McKnight's defence argues for 5 to 9 year sentence for sex assault convictions
Matthew McKnight and his mother walk into court, in Edmonton on Friday, July 10, 2020. McKnight was charged with sexually assaulting 13 women ranging in age from 17 to 22 between 2010 and 2016. THE CANADIAN PRESS/Jason Franson
EDMONTON -- The lawyer for Matthew McKnight argued in court on Friday the former night club promoter should be sentenced to between five and nine years after being convicted of five sex assaults.
Defence lawyer Dino Bottos continued his sentencing arguments in Alberta Court of Queen's Bench in Edmonton on the fifth day of the sentencing hearing.
In its submission last week, the Crown told the court it is seeking a 22 1/2 year prison sentence.
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"I've never been involved in a case where Crown and defence have been so far apart," Bottos said.
He argued Friday that the Crown had "lost perspective in this case."
"Their submissions seem to be calling for a vengeful sentence," he said.
"Something that may make some people in this public feel good. It may quench their thirst for blood, however that's not how we sentence offenders in Canada."
Bottos noted McKnight was a first-time offender with "excellent" prospects for rehabilitation.
Friday is the fifth day of the sentencing hearing. It was initially scheduled for three days last week but will now expected to continue into later this month.
The hearing is scheduled to resume on Thursday morning and may continue again into Friday.
McKnight, 33, was accused of sexually assaulting 13 women ranging in age from 17 to 22 from 2010 until 2016, when he worked at Knoxville's Tavern.
In January, a jury convicted him on five of 13 counts after he had pleaded not guilty. Court has heard McKnight met most of the women in bars and assaulted them at his apartment.
In his sentencing argument last week, Crown prosecutor Mark Huyser-Wierenga said McKnight's moral responsibility is huge in what he described as drug-facilitated sex assaults.
He said the judge must “denounce and deter” the vile abuse of the five women, and called the sentencing a "unique opportunity to denounce and deter."
“These are gravely serious offences and Mr. McKnight's degree of moral responsibility is high,” said Huyser-Wierenga during in his opening submission.
“He's a man who has had a privileged upbringing in many ways.”
Huyser-Wierenga has also asserted the sex assaults were "drug-facilitated" noting one of the woman only had one drink, which she testified was given to her by McKnight before she blacked out.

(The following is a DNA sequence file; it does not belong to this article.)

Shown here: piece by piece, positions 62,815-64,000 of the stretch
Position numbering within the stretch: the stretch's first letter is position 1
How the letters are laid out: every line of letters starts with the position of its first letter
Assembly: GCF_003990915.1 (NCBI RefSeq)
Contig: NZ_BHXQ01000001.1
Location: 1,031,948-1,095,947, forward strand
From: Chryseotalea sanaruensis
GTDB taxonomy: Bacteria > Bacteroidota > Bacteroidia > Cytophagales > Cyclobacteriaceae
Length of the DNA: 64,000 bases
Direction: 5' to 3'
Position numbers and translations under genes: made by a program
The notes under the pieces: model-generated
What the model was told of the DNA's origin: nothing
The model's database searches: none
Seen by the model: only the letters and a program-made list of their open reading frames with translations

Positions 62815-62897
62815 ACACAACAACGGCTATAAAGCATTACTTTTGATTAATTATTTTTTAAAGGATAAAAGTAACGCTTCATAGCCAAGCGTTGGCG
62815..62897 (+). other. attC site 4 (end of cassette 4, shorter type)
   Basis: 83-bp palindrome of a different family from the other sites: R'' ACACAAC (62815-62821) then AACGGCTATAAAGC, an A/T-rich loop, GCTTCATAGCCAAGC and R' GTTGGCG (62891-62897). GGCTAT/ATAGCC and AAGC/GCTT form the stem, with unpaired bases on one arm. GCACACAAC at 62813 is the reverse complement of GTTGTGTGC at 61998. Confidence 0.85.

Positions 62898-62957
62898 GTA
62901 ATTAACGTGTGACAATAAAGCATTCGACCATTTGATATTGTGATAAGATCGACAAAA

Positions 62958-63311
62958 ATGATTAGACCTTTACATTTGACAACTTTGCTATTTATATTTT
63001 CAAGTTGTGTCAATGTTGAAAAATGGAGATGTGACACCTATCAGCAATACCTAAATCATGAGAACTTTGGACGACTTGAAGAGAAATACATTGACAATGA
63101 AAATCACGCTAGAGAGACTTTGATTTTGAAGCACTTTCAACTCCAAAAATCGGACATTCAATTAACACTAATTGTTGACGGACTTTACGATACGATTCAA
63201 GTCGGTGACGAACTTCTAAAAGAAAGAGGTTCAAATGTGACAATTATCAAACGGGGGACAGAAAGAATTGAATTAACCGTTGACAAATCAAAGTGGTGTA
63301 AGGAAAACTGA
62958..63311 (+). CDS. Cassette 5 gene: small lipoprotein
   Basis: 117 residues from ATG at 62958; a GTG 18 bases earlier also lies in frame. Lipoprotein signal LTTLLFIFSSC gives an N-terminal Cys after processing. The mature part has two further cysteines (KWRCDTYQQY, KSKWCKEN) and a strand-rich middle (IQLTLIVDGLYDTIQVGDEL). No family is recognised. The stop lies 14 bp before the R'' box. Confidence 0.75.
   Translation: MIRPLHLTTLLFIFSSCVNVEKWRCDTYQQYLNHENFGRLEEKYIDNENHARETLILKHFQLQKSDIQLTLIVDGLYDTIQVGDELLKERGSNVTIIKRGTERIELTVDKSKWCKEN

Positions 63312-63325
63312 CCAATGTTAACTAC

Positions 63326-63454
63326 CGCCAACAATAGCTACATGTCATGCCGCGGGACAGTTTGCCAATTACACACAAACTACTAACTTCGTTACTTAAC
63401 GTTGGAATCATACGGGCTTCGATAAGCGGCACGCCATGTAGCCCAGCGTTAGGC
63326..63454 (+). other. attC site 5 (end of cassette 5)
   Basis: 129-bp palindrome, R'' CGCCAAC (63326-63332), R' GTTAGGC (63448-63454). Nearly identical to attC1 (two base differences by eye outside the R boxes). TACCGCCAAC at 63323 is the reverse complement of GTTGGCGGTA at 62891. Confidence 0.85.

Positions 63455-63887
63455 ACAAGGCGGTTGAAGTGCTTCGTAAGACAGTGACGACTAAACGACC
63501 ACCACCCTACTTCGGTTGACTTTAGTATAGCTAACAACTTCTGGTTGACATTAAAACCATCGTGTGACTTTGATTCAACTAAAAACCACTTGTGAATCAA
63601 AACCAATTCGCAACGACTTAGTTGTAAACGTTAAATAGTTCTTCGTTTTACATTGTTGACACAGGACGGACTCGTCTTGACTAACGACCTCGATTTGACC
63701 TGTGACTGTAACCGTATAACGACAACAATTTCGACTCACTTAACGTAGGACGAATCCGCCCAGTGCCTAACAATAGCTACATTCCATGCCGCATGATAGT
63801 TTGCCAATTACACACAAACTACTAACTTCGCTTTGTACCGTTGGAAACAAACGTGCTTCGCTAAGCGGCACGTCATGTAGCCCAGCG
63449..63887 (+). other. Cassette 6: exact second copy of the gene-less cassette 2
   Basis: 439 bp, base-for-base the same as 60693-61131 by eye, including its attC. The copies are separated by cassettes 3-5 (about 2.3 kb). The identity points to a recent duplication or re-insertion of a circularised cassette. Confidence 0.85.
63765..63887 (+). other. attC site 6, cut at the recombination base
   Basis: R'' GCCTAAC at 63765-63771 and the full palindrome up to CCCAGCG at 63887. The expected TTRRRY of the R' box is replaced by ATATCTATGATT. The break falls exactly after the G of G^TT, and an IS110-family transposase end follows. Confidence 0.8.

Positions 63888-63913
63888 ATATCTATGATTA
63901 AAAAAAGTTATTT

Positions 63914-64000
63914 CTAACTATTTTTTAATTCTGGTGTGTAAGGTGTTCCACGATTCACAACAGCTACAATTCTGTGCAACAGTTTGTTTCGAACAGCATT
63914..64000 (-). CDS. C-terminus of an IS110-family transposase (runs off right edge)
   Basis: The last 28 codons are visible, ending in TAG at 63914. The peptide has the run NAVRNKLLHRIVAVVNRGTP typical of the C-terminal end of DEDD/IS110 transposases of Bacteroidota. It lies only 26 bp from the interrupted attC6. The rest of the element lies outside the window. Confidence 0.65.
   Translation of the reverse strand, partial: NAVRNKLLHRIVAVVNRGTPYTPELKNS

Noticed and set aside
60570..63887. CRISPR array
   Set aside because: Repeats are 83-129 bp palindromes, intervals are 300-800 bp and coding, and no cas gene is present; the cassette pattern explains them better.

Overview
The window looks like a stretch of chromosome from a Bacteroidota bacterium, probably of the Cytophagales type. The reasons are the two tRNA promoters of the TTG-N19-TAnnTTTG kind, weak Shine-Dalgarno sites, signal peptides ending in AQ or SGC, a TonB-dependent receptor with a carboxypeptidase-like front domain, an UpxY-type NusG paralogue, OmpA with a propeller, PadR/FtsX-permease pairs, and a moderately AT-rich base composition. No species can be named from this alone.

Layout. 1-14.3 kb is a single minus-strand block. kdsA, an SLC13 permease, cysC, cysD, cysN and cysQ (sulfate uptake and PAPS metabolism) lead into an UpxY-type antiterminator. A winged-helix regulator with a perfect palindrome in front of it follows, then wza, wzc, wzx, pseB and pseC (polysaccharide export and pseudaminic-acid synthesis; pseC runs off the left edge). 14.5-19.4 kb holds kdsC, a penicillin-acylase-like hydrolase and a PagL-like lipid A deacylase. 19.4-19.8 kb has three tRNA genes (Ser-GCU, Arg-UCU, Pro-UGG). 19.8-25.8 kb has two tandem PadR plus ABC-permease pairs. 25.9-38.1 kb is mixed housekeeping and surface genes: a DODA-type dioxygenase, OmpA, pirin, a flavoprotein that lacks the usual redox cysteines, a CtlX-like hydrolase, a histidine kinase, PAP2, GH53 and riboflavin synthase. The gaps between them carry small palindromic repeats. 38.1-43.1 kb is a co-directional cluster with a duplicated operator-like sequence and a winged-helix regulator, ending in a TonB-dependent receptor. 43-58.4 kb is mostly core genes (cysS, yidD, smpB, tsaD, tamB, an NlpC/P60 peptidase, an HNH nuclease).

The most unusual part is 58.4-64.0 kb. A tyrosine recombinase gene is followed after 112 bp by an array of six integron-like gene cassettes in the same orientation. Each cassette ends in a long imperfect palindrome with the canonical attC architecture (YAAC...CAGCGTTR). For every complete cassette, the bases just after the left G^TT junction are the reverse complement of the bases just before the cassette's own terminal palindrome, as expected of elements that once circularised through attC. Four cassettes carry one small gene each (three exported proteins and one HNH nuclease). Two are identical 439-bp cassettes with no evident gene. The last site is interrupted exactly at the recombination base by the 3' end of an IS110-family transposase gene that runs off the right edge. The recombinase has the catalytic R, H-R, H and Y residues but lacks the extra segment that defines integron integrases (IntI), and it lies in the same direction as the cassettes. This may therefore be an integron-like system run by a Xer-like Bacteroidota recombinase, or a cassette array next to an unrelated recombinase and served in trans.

"She's come to and she's in Mr. McKnight's bed," the prosecutor said.
Bottos pushed back on that assertion Friday saying there was limited evidence of drug use beyond alcohol.
Bottos said there wasn't enough evidence to say that the women were drugged.
“There is no merit to this argument and it was not proven by a reasonable doubt,” he said.
Alcohol was involved, Bottos said, but he argued it wasn't used by McKnight in a premeditated attempt to sexually assault the women.
Bottos suggested McKnight didn't get proper consent from the women.
“These five women were caught up in that lifestyle,” he said.
“You can call it reckless, you can call it irresponsible. That does not mean he was predatory, purposeful.”
Bottos has also focused his sentencing argument on a video of McKnight being assaulted by his cellmate while awaiting bail in the Edmonton Remand Centre on Aug. 14, 2016.
“He was agitated and called me 'skinner' and a rapist,” McKnight said of his attacker.
McKnight required stitches and staples following the attack where he was punched to the ground and kicked multiple times in the head.
Both Bottos and Huyser-Wierenga questioned one of the guards who rushed to the scene of the beating shortly after it happened.
Bottos has argued the beating should serve as a mitigating factor in his sentence.
Last week, McKnight told the court he's worried for his safety when he goes to prison.
“It's going to be a very dangerous time and I am just hoping to survive it,” said McKnight.
Huyser-Wierenga argued the assault should have no effect McKnight's sentencing.
He said McKnight could've asked guards to protect him from his cellmate but didn't.
With files from the Canadian Press